Gene-environment interactions (GEIs) likely play significant roles in the pathogenesis of schizophrenia and underlie differences in pathological, behavioral, and clinical presentations of the disease. Findings from epidemiology and psychiatric genetics have assisted in the generation of animal models of GEI relevant to schizophrenia. These models may provide a foundation for elucidating the molecular, cellular, and circuitry mechanisms that mediate GEI in schizophrenia. Here we critically review current mouse models of GEI related to schizophrenia, describe directions for their improvement, and propose endophenotypes to provide a more tangible basis for molecular studies of pathways of GEI and facilitate the identification of novel therapeutic targets.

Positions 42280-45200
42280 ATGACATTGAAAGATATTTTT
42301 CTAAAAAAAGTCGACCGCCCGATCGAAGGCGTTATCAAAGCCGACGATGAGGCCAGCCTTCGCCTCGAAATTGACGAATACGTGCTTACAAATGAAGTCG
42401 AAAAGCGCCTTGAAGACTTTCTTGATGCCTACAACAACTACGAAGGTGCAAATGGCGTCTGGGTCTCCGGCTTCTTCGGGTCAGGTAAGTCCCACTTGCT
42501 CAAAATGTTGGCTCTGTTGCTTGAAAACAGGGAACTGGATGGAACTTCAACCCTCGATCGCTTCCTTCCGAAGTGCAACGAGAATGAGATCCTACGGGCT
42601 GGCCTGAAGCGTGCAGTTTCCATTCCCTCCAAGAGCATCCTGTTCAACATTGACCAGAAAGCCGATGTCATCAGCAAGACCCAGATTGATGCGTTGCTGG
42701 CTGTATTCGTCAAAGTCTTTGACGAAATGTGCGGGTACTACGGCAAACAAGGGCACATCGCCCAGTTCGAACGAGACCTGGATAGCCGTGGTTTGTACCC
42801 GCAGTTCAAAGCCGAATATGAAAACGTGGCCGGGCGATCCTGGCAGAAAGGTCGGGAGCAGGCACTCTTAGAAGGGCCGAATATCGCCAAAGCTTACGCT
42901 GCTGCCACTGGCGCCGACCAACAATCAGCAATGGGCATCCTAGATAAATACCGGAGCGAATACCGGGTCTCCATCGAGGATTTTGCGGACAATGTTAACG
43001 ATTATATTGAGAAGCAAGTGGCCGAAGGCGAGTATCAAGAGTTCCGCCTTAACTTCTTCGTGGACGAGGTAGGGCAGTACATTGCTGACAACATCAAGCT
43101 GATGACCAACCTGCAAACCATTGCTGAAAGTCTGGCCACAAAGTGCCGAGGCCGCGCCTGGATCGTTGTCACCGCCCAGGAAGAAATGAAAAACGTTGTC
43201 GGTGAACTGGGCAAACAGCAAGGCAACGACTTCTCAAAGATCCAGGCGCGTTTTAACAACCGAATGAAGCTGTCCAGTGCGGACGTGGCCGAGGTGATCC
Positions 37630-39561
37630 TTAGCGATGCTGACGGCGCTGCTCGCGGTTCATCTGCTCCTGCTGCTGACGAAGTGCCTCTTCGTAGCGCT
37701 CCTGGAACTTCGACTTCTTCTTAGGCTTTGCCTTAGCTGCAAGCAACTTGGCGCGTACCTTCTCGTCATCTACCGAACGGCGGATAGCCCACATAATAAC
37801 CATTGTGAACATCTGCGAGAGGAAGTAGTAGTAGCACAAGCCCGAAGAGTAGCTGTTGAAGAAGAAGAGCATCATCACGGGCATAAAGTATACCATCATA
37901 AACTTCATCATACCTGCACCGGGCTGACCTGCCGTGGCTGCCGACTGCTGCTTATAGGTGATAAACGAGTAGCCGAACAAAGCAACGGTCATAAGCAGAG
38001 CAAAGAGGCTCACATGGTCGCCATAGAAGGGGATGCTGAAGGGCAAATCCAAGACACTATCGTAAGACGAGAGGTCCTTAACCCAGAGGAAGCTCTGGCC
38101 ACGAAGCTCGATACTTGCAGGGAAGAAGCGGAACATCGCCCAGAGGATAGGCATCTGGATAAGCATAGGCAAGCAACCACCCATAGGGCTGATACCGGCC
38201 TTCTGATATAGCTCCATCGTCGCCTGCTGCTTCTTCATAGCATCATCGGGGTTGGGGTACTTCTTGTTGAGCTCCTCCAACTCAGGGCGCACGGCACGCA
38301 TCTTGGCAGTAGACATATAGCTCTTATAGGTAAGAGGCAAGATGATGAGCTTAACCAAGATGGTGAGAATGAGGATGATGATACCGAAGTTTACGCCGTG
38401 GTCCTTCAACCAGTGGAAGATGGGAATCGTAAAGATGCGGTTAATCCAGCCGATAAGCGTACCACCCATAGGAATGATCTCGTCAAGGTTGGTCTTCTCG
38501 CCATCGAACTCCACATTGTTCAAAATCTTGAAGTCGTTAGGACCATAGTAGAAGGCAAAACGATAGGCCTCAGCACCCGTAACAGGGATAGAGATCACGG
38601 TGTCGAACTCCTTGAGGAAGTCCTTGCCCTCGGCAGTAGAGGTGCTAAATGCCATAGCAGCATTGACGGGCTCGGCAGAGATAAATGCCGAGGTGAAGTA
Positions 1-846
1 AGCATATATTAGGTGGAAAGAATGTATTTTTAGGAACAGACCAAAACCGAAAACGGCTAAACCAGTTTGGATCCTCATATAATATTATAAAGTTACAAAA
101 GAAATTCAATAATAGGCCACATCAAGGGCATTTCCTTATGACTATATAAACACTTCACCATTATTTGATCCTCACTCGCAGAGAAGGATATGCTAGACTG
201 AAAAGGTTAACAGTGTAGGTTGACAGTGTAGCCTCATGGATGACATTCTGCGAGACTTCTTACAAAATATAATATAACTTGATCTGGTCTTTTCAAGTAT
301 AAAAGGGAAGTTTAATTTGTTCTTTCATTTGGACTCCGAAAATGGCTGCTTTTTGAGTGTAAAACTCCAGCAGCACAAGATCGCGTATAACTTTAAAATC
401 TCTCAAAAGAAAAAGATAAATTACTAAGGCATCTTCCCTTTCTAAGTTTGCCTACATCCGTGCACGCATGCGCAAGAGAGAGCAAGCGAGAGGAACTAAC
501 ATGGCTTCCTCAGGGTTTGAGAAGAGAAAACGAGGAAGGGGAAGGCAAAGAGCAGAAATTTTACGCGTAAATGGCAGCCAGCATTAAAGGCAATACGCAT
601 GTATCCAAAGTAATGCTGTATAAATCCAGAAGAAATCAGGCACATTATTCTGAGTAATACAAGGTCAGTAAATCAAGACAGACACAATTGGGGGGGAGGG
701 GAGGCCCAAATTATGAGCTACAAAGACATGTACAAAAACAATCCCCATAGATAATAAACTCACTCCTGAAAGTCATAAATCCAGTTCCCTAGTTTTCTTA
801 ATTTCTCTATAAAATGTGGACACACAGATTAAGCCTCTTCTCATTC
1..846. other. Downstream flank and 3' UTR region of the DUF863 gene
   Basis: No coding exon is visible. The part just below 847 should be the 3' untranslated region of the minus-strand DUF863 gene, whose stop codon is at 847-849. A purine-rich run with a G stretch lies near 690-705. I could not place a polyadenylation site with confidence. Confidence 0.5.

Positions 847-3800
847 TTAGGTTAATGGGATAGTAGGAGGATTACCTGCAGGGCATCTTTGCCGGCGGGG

Genetic factors involved in neuroplasticity have been implicated in major psychiatric illnesses such as schizophrenia, depression, and substance abuse. Given its extended interactome, variants in the Disrupted-In-Schizophrenia-1 (DISC1) gene could contribute to drug addiction and psychiatric diseases. Thus, we evaluated how dominant-negative mutant DISC1 influenced the neurobehavioral and molecular effects of methamphetamine (METH). Control and mutant DISC1 mice were studied before or after treatment with non-toxic escalating dose (ED) of METH. In naïve mice, we assessed METH-induced conditioned place preference (CPP), dopamine (DA) D2 receptor density and the basal and METH-induced activity of DISC1 partners, AKT and GSK-3? in the ventral striatum. In ED-treated mice, 4 weeks after METH treatment, we evaluated fear conditioning, depression-like responses in forced swim test, and the basal and METH-induced activity of AKT and GSK-3? in the ventral striatum. We found impairment in METH-induced CPP, decreased DA D2 receptor density and altered METH-induced phosphorylation of AKT and GSK-3? in naïve DISC1 female mice. The ED regimen was not neurotoxic as evidenced by unaltered brain regional monoamine tissue content. Mutant DISC1 significantly delayed METH ED-produced sensitization and affected drug-induced phosphorylation of AKT and GSK-3? in female mice. Our results suggest that perturbations in DISC1 functions in the ventral striatum may impact the molecular mechanisms of reward and sensitization, contributing to comorbidity between drug abuse and major mental diseases.